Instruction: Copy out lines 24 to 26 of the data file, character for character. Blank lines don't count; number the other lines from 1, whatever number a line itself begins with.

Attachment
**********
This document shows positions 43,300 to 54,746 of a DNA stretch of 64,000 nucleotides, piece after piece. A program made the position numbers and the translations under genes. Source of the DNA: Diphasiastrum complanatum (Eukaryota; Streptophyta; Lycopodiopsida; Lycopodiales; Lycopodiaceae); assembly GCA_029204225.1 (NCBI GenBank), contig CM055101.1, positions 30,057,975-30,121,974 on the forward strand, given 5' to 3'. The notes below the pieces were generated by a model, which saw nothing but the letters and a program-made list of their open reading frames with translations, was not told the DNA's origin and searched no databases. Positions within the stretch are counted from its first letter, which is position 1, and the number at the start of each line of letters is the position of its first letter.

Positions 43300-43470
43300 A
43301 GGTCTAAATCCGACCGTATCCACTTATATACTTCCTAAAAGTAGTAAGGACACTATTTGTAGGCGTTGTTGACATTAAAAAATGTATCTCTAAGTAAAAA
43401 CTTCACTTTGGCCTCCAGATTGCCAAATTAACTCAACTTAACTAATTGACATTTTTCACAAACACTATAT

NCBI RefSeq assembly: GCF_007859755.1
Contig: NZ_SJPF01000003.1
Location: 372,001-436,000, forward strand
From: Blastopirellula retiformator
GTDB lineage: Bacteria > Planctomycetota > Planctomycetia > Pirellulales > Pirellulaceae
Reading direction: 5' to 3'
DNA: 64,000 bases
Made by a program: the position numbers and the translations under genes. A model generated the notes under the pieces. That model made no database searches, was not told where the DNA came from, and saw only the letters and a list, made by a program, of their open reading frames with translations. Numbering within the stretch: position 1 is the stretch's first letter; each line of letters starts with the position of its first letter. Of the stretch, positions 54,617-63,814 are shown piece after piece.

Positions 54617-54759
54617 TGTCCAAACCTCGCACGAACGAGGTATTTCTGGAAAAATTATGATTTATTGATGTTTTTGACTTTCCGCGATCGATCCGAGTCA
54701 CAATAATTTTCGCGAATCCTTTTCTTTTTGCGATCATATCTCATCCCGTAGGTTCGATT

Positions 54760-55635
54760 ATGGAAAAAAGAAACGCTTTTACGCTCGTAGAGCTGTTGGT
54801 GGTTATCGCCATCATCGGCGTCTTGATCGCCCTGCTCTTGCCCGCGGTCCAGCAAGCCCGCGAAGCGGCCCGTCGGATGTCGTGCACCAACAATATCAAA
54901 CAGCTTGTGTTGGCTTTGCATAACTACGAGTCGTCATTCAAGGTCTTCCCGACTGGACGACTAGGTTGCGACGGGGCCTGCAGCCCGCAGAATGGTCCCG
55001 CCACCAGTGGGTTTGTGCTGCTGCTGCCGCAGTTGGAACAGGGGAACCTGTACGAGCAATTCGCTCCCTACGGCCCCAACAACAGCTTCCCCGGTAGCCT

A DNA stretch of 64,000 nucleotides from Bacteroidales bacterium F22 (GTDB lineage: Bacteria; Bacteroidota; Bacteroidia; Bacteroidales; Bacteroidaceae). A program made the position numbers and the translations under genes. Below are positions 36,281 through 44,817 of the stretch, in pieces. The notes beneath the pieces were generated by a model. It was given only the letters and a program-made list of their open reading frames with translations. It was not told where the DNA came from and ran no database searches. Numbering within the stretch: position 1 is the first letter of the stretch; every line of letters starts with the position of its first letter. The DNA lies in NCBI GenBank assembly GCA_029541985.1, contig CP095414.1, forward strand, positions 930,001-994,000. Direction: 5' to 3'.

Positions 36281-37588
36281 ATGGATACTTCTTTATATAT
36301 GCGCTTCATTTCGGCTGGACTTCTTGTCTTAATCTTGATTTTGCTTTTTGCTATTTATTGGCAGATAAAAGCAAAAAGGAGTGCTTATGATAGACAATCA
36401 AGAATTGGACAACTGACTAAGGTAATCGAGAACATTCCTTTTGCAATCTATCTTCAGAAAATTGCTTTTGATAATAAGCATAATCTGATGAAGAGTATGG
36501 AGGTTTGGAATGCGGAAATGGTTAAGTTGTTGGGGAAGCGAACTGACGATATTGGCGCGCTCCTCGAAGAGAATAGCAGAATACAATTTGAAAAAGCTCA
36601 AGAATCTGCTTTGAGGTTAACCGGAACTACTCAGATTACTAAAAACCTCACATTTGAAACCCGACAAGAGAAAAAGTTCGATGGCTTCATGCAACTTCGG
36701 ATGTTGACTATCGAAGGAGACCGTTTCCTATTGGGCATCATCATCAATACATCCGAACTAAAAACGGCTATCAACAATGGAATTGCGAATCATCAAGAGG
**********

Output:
36281 ATGGATACTTCTTTATATAT
36301 GCGCTTCATTTCGGCTGGACTTCTTGTCTTAATCTTGATTTTGCTTTTTGCTATTTATTGGCAGATAAAAGCAAAAAGGAGTGCTTATGATAGACAATCA
36401 AGAATTGGACAACTGACTAAGGTAATCGAGAACATTCCTTTTGCAATCTATCTTCAGAAAATTGCTTTTGATAATAAGCATAATCTGATGAAGAGTATGG